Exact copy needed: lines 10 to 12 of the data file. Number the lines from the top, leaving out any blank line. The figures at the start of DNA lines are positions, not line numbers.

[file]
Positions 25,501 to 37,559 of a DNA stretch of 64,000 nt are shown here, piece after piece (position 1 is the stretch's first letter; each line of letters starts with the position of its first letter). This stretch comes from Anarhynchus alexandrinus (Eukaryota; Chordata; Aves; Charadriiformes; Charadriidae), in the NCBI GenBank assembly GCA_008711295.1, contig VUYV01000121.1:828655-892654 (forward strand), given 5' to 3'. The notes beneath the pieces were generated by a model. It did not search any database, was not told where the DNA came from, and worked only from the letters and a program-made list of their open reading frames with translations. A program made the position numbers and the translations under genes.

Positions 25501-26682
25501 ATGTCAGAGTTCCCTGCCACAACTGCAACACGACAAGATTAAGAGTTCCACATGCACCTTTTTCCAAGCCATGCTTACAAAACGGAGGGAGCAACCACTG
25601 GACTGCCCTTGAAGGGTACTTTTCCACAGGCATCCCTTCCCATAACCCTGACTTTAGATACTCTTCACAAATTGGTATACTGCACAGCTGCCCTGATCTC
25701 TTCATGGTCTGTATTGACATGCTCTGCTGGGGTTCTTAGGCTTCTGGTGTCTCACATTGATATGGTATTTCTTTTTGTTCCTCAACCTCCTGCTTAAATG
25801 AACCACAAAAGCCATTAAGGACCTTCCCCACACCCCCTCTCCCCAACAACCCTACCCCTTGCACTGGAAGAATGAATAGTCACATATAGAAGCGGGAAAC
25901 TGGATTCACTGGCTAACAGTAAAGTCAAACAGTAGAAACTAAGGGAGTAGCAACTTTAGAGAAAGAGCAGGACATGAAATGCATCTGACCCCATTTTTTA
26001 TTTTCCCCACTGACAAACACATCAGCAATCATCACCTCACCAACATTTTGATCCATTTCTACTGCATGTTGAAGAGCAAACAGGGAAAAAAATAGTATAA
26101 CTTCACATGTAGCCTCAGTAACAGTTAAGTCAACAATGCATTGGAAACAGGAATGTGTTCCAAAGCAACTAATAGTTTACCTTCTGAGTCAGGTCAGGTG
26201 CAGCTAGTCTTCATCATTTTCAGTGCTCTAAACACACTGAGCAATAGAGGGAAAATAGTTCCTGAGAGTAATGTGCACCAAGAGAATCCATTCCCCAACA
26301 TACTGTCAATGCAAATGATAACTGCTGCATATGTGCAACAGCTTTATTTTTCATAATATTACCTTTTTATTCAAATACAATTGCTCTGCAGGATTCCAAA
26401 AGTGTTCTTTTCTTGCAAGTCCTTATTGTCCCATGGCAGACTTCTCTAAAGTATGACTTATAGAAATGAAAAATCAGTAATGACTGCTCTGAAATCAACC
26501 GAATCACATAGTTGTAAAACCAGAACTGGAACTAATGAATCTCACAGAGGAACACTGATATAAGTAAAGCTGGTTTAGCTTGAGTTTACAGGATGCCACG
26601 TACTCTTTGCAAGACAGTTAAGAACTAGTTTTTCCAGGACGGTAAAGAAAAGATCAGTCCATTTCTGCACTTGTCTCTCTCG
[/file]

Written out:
26201 CAGCTAGTCTTCATCATTTTCAGTGCTCTAAACACACTGAGCAATAGAGGGAAAATAGTTCCTGAGAGTAATGTGCACCAAGAGAATCCATTCCCCAACA
26301 TACTGTCAATGCAAATGATAACTGCTGCATATGTGCAACAGCTTTATTTTTCATAATATTACCTTTTTATTCAAATACAATTGCTCTGCAGGATTCCAAA
26401 AGTGTTCTTTTCTTGCAAGTCCTTATTGTCCCATGGCAGACTTCTCTAAAGTATGACTTATAGAAATGAAAAATCAGTAATGACTGCTCTGAAATCAACC